Future of Latin America

Growing international uncertainty and complexity are provoking an increasing interest in studies of the future.  Profound transformations in the world economy, climate change, and new technologies will ensure that the region’s future is inextricably connected to developments taking place beyond the borders of individual nations.  To address these new challenges, the Inter-American Dialogue is working to support the development of strategic thinking in Latin America, using future and foresight studies.


Analysis See all

Do the Amazon Fires Point the Way for Future International Efforts to Combat Climate Change?

The fires in the Amazon expose the very heart of the greatest collective action problem that humanity has faced, and it foreshadows harder battles to come. The actions of each individual country have consequences for the global climate, yet perpetrators are loath to make sacrifices when others, especially those with equal or greater responsibility, are not doing the same. The fact that threats of economic punishment seem to have shifted Brazil’s behavior suggests that a similar approach could be taken to address climate change on a larger scale. But it will not be easy, especially where the biggest emitters are concerned.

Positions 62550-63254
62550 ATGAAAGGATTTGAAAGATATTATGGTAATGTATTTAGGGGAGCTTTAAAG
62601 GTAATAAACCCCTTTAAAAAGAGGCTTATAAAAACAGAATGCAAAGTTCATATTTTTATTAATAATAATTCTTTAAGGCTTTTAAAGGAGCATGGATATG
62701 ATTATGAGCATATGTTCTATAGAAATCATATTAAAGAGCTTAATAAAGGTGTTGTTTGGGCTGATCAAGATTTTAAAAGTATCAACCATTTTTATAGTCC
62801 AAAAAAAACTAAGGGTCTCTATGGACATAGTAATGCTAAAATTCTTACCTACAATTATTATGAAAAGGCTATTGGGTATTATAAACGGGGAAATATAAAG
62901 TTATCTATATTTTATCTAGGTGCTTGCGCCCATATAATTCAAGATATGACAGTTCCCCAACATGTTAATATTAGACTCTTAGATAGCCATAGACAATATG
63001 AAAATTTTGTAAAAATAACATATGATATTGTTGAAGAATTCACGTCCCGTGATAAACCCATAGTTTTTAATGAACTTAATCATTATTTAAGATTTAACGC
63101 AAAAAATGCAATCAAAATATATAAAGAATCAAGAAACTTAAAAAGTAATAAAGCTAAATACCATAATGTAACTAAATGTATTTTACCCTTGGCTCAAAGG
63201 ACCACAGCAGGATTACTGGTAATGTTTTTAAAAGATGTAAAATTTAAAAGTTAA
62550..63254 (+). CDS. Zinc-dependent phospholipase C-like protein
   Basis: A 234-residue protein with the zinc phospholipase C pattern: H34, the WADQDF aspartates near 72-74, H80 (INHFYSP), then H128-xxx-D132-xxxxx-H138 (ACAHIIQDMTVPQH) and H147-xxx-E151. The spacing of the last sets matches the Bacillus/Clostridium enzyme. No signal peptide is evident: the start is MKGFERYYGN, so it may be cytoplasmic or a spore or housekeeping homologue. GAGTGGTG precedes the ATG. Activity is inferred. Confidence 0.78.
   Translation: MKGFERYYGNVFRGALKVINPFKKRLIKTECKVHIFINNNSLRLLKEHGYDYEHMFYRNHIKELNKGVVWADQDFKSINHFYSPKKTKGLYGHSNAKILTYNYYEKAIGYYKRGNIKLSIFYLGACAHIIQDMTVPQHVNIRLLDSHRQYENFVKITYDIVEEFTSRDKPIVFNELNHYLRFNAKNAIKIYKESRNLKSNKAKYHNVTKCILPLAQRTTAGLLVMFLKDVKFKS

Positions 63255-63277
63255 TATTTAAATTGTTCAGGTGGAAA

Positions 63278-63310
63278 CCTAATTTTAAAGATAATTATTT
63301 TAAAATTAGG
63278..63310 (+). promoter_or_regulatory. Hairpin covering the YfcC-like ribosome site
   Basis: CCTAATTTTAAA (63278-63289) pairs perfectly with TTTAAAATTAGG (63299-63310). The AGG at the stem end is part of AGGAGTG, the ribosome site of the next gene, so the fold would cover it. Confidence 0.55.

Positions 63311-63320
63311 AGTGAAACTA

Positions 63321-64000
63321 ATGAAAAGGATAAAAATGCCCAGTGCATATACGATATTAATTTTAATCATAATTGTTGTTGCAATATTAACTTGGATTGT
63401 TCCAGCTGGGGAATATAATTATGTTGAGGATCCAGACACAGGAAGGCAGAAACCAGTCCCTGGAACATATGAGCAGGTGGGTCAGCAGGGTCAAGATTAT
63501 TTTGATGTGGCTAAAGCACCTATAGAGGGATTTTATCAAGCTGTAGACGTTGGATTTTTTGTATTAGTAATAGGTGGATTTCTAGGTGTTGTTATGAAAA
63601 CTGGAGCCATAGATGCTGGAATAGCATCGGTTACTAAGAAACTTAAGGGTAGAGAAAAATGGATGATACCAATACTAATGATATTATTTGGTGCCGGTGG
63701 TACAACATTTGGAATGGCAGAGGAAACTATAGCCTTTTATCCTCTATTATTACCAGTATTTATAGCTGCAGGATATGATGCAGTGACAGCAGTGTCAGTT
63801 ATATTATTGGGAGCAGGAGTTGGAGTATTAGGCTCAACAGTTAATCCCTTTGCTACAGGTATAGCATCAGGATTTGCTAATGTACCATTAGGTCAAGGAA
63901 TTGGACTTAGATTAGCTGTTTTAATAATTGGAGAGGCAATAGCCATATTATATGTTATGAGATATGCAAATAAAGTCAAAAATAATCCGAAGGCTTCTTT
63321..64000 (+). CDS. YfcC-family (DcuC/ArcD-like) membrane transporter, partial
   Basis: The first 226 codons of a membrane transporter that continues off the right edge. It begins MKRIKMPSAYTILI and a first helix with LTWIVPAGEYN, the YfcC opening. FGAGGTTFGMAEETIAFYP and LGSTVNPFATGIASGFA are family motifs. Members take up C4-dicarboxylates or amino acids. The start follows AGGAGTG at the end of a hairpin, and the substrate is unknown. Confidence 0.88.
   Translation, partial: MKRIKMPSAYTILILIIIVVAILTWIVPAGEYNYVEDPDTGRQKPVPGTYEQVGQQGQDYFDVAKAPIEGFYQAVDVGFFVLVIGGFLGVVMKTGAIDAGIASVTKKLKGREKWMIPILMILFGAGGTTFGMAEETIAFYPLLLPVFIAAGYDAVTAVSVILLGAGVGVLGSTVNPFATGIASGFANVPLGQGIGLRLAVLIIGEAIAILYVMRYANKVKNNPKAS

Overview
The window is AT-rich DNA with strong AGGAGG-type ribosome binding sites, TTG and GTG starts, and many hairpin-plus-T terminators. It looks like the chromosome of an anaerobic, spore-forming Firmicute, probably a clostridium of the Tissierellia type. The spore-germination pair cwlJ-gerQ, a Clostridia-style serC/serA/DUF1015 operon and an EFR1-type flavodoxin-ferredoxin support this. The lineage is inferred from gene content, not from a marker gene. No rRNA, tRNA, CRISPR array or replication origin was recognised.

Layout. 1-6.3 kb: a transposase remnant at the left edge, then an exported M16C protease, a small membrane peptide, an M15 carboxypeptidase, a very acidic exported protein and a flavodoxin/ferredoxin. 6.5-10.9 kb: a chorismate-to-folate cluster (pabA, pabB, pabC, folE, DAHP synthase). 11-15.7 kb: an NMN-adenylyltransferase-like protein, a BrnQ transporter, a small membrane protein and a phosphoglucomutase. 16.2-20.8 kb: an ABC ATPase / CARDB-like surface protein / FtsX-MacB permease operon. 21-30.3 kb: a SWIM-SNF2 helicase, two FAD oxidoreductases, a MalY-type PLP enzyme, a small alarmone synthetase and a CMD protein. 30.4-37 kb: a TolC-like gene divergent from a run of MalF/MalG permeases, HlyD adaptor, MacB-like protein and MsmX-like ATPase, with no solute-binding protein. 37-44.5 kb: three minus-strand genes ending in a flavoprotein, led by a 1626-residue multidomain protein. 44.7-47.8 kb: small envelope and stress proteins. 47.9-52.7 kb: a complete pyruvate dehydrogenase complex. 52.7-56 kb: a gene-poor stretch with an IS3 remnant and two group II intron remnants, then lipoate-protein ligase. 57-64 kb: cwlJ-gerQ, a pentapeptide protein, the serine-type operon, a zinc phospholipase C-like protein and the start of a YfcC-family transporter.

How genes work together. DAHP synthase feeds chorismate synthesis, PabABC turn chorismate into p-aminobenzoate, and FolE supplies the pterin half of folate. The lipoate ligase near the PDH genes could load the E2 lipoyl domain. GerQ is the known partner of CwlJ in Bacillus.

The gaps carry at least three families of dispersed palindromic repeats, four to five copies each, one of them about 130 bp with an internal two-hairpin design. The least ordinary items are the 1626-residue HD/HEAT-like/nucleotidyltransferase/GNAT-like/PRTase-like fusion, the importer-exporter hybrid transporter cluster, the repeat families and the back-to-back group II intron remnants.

Video

Amazon Fires: Bolsonaro Says Brazil Cannot Fight Them

As wildfires rage in the Brazilian portion of the Amazon rainforest, Brazil’s president Jair Bolsonaro finds himself under increased international scrutiny. Program Director Lisa Viscidi comments for BBC World News on Bolsonaro’s policies toward the Amazon.


Press Mentions See all

La decisión de no utilizar la OTCA parece ser política. El gobierno del presidente Nicolás Maduro en Venezuela intentó invocar a la Organización en respuesta a los incendios. Sin embargo, los miembros del Grupo de Lima [gobiernos de la región y Canadá que desconocen a Maduro] rechazaron este llamado y se convocó a la reunión de Leticia exceptuando a Caracas. 
The fact that the US, the second-largest contributor to climate change, is not going to sign on to climate agreements and take action on climate change helps fuel Bolsonaro’s argument: 'Then why should Brazil?' It gives Bolsonaro the sense that Brazil doesn’t have to sacrifice its own economic benefits for the rest of the world; that the handling of the Amazon is really Brazil’s decision alone.